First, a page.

In fact, approving this project would be abandoning Canada’s commitment to real climate action, would impose a death sentence on the southern resident orca population and would invite ecological and economic disaster in the form of an inevitable tanker spill.

The Ministerial Panel report makes clear that there is no way to approve this pipeline without undermining commitments on climate and indigenous rights.

If cabinet takes the report’s questions seriously and bases its decision on the best available science, there is no way this pipeline will be built.

And yet rationality has been lacking lately. It’s distinctly possible that the federal government will announce approval in the next few weeks, just as it approved the Petronas fracked gas plant and the Site C megadam (which will power the fracking fields in the Peace), and just as it adopted the grossly inadequate emissions targets of the Harper government.

But stay tuned, because along with the 91.4% of people who voiced their opposition to the panel, we aren’t going anywhere. This is our home, and the fight is far from over.

Please donate today to help us keep up the fight.

Feature image by Gerry Gaydos.

SUBJECT: Ministerial Panel On Kinder Morgan: Two Bad Processes Equal One Good One… Right?

DECISION SOUGHT: Which Friday at 4:45 pm BC-time would be the best one for approving this albatross.

PURPOSE and/or ISSUE: Kinder Morgan did kind of a crap job of their proposal and GoC process wasn’t much better, but damn the torpedoes!


  • Previous GOC helped move things along by appointing a Kinder Morgan consultant to the NEB Board. We one-upped them by appointing an LNG lobbyist with close ties to Kinder Morgan CEO to our three-person Ministerial Panel.
  • Special meetings were held for First Nations, municipal officials, experts and the public. Is it our fault they didn’t know about them?
  • Only 91.4% of speakers at Ministerial Panel meetings in BC were against Kinder Morgan! We were anticipating 95%!
  • The PM promised to redo Kinder Morgan under a new and better NEB process and then we kind of didn’t do that. See consideration below.
  • We are supposed to protect endangered orcas but the NEB process doesn’t and nor does our Ministerial Panel. People like them, so this could become a thing.
  • The NEB analysis didn’t take our Paris climate commitments into consideration and the Ministerial Panel had no mandate to re-examine such matters. Hey look! We didn’t live up to our electoral reform promise either, why start committing to things now?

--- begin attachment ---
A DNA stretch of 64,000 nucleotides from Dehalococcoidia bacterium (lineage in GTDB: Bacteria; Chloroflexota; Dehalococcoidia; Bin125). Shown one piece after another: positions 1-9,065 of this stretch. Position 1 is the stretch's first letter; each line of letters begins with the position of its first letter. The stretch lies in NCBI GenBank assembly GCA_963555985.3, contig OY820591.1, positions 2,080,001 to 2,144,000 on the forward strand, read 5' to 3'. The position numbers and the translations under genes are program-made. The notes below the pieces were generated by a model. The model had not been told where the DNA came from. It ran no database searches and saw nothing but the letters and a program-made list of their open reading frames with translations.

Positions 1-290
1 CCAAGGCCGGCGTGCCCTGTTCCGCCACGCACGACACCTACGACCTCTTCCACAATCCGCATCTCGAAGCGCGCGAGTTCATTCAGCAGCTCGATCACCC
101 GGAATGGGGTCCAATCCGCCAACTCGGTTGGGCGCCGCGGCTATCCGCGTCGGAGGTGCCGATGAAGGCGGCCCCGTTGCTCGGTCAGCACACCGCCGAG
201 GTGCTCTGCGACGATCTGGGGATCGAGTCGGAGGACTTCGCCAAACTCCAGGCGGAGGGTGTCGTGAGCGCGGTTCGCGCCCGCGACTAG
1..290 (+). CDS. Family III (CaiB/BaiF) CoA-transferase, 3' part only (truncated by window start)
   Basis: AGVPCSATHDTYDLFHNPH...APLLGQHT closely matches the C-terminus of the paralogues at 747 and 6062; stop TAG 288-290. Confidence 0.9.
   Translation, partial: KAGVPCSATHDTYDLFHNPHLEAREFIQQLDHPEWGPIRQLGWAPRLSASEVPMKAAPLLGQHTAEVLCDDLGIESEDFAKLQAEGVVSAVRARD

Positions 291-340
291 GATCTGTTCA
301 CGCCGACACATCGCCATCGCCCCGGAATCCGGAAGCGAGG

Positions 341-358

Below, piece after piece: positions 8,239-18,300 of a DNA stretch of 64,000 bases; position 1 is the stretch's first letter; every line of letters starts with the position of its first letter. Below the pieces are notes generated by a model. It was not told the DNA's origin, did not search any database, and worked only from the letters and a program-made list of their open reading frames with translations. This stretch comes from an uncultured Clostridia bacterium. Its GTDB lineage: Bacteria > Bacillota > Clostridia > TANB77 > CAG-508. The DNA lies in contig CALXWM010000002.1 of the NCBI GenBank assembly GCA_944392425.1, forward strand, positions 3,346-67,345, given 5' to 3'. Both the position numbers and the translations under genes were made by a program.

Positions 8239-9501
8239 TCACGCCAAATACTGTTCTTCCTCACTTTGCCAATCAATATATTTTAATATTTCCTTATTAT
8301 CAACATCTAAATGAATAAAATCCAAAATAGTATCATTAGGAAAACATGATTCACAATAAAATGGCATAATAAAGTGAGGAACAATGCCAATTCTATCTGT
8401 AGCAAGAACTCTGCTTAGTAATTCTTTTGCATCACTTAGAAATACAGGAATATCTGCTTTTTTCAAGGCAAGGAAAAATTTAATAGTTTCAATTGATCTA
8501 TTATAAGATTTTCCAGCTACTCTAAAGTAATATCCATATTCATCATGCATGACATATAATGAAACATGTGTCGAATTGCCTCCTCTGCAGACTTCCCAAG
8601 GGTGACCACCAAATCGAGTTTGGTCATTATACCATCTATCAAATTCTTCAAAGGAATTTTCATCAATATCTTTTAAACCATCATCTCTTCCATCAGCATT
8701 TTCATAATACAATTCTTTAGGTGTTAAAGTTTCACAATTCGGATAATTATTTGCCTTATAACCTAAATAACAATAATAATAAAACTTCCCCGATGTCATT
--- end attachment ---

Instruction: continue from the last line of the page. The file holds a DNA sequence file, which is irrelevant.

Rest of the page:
• The Kinder Morgan proposal is really, really, really, really, really, really unpopular in Burnaby and we have a newly elected MP there.


  • The panel wasn’t tasked with taking notes, and to the best of our recollection we don’t feel that many people were opposed… nudge, nudge, wink, wink.
  • Can the PM be held accountable for his election promises? After all, he made them back when young people liked him.
  • How much would an ad campaign cost about how dangerous and mean orcas are? How about “Oil Tankers: At the Front Lines of Protecting Fish Farms From Hungry Orcas” or “Orcas: They Poop Where you Swim!”
  • With the climate warming, the seasonal window for appearing shirtless will only increase.
  • Our Burnaby MP has already been invited to the Liberal Caucus Christmas Party. Awkward! Maybe he could run in Alberta in 2019?

OUTLOOK: Sunny, as per PMO orders.

RECOMMENDATION: 1. Approve. 2. Hide. 3. Announce something distracting, like a spill response plan that pretends we can clean up bitumen even though (shhh) we know it will sink.

Letter to Premier Clark regarding diluted bitumen spills

The Hon. Christy Clark, M.L.A.

Premier of British Columbia

West Annex, Parliament Buildings

Victoria, BC

V8V 1X4


October 5, 2016


Dear Premier,

We are writing today to urge you to follow the conclusions of the research on the effects of spilled bitumen which proves that spilled bitumen cannot be effectively recovered and therefore you must not approve the Kinder Morgan Trans Mountain pipeline.

In July 2012, your government released the results of a technical analysis of heavy oil pipeline proposals in British Columbia. This analysis was used to inform your government’s current position that five principles must be met before you would consider support for such pipeline developments in our province. In January 2016, you confirmed that the proposed Kinder Morgan Trans Mountain pipeline would have to meet these five conditions before your government could support it.

These conditions include the need for “world-leading” oil spill response systems for both land and sea in order to ensure the lakes, rivers, ocean, and land are protected from the devastating and long-term impacts of an oil spill. It is the assumption of the undersigned groups that “world-leading” means effective oil spill response. In short, an oil spill response system can only be considered world-leading if it actually cleans up the oil.

The ability to clean up oil is questionable. Prince William Sound and the Gulf of Mexico are still suffering the consequences of the Exxon Valdez spill in 1989 and the Deepwater Horizon spill of 2010, respectively.

But those spills involved conventional oils. British Columbia is confronted with a proposal that will result in a 6-fold increase in the amount of tar sands crude moving through the province and onto our delicate coastal waters. Most of this thick tar sands oil is thinned with condensate, creating dilbit which is able to flow through the pipelines. A 2013 study by the Government of Canada titled Properties, Composition and Marine Spill Behaviour, Fate and Transport of Two Diluted Bitumen Products from the Canadian Oil Sands found that when the spilled bitumen is exposed to sediment in marine settings, it sinks; it also found that chemical dispersants tested on dilbit were not effective.